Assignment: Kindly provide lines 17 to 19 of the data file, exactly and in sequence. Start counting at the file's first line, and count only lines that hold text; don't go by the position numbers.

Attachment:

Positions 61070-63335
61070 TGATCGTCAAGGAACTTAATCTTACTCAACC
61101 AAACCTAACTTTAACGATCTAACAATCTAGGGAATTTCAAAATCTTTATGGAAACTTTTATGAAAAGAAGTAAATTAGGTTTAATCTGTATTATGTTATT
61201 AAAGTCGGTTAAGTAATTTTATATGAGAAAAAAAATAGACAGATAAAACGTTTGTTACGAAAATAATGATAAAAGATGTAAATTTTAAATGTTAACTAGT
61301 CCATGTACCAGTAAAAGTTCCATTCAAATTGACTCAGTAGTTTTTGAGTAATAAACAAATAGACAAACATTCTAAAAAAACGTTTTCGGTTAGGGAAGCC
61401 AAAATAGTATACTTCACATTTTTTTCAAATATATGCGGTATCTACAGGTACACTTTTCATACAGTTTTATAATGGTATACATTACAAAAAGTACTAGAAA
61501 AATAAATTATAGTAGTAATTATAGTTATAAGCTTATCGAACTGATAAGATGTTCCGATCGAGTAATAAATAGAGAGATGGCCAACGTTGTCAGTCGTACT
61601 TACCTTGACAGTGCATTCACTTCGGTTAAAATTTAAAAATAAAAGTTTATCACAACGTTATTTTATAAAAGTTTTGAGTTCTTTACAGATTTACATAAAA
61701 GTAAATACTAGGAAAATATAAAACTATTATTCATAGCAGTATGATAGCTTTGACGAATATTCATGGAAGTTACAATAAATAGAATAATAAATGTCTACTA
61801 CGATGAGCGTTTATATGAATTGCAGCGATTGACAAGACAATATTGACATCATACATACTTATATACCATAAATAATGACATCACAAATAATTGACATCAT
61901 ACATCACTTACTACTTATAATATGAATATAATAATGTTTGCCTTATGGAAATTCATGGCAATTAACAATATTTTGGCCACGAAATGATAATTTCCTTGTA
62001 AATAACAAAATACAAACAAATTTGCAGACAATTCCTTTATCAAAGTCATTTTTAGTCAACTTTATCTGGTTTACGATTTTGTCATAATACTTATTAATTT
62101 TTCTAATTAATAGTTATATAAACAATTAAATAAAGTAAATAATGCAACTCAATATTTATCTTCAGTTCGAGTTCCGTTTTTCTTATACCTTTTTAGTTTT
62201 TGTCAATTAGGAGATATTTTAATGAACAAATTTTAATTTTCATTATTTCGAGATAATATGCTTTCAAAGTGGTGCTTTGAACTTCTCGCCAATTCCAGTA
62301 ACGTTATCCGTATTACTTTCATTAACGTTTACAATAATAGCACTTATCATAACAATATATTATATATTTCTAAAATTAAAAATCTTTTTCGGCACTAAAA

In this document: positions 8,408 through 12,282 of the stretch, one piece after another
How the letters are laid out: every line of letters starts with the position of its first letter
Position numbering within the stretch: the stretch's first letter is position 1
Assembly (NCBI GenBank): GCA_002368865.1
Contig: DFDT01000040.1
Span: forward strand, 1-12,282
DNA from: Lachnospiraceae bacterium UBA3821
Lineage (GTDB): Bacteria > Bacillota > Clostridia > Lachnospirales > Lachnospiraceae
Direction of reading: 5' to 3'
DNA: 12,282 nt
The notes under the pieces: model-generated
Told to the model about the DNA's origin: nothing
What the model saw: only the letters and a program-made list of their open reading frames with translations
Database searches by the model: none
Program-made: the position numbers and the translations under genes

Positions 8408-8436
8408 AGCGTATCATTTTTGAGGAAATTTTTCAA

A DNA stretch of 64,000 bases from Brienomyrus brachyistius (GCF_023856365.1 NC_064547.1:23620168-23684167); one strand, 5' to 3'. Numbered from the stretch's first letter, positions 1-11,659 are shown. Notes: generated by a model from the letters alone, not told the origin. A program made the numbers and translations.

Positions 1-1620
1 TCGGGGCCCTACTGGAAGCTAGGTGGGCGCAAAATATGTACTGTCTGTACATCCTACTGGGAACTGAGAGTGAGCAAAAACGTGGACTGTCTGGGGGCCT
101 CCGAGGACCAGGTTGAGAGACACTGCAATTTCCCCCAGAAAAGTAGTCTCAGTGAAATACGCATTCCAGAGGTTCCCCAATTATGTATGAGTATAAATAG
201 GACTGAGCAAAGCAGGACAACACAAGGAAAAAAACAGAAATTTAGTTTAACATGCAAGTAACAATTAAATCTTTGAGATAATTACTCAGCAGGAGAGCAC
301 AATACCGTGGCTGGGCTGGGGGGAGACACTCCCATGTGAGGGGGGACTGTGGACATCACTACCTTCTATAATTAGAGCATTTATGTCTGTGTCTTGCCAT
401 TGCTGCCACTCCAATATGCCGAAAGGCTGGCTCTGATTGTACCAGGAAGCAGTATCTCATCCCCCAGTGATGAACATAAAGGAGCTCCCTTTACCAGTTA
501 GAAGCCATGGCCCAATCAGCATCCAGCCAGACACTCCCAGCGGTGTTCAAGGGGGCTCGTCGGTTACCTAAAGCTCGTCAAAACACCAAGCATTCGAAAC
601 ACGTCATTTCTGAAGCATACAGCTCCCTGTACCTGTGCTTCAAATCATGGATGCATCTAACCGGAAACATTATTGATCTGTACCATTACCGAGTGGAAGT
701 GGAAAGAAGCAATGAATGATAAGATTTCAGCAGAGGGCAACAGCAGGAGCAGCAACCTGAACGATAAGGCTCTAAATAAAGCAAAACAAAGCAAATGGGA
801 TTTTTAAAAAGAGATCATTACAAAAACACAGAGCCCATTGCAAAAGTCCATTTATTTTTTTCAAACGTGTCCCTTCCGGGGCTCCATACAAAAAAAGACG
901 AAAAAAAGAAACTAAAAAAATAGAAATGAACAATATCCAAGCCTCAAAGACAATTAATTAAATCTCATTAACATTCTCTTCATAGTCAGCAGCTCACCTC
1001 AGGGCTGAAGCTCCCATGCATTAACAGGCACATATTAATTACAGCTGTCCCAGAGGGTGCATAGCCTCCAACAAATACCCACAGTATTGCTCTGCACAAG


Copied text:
How the letters are laid out: every line of letters starts with the position of its first letter
Position numbering within the stretch: the stretch's first letter is position 1
Assembly (NCBI GenBank): GCA_002368865.1